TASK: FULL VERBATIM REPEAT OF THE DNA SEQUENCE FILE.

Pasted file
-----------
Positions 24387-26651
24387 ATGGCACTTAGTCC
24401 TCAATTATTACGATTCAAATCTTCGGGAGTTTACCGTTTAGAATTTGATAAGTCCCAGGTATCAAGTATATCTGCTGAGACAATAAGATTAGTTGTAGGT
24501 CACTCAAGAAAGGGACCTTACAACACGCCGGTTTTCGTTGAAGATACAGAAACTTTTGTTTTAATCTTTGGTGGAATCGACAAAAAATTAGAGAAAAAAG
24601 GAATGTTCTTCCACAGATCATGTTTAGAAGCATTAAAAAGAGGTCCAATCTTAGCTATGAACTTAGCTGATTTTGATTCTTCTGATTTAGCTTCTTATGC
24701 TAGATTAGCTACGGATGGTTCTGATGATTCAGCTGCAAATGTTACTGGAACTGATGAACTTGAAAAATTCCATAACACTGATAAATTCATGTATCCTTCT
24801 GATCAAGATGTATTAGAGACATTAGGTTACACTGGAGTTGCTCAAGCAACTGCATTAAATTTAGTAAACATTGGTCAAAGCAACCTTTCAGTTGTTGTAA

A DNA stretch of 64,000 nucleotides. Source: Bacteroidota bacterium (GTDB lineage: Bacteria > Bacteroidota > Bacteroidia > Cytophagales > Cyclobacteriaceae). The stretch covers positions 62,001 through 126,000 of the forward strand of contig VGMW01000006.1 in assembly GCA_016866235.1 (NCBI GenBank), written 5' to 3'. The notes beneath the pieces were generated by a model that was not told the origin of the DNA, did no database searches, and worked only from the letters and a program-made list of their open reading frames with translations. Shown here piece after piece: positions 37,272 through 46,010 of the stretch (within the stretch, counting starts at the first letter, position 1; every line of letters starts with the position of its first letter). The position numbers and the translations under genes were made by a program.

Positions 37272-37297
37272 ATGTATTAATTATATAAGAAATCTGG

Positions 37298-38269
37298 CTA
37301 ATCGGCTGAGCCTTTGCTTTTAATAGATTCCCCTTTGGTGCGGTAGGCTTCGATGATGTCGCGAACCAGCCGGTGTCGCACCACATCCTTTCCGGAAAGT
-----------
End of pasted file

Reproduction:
Positions 24387-26651
24387 ATGGCACTTAGTCC
24401 TCAATTATTACGATTCAAATCTTCGGGAGTTTACCGTTTAGAATTTGATAAGTCCCAGGTATCAAGTATATCTGCTGAGACAATAAGATTAGTTGTAGGT
24501 CACTCAAGAAAGGGACCTTACAACACGCCGGTTTTCGTTGAAGATACAGAAACTTTTGTTTTAATCTTTGGTGGAATCGACAAAAAATTAGAGAAAAAAG
24601 GAATGTTCTTCCACAGATCATGTTTAGAAGCATTAAAAAGAGGTCCAATCTTAGCTATGAACTTAGCTGATTTTGATTCTTCTGATTTAGCTTCTTATGC
24701 TAGATTAGCTACGGATGGTTCTGATGATTCAGCTGCAAATGTTACTGGAACTGATGAACTTGAAAAATTCCATAACACTGATAAATTCATGTATCCTTCT
24801 GATCAAGATGTATTAGAGACATTAGGTTACACTGGAGTTGCTCAAGCAACTGCATTAAATTTAGTAAACATTGGTCAAAGCAACCTTTCAGTTGTTGTAA

A DNA stretch of 64,000 nucleotides. Source: Bacteroidota bacterium (GTDB lineage: Bacteria > Bacteroidota > Bacteroidia > Cytophagales > Cyclobacteriaceae). The stretch covers positions 62,001 through 126,000 of the forward strand of contig VGMW01000006.1 in assembly GCA_016866235.1 (NCBI GenBank), written 5' to 3'. The notes beneath the pieces were generated by a model that was not told the origin of the DNA, did no database searches, and worked only from the letters and a program-made list of their open reading frames with translations. Shown here piece after piece: positions 37,272 through 46,010 of the stretch (within the stretch, counting starts at the first letter, position 1; every line of letters starts with the position of its first letter). The position numbers and the translations under genes were made by a program.

Positions 37272-37297
37272 ATGTATTAATTATATAAGAAATCTGG

Positions 37298-38269
37298 CTA
37301 ATCGGCTGAGCCTTTGCTTTTAATAGATTCCCCTTTGGTGCGGTAGGCTTCGATGATGTCGCGAACCAGCCGGTGTCGCACCACATCCTTTCCGGAAAGT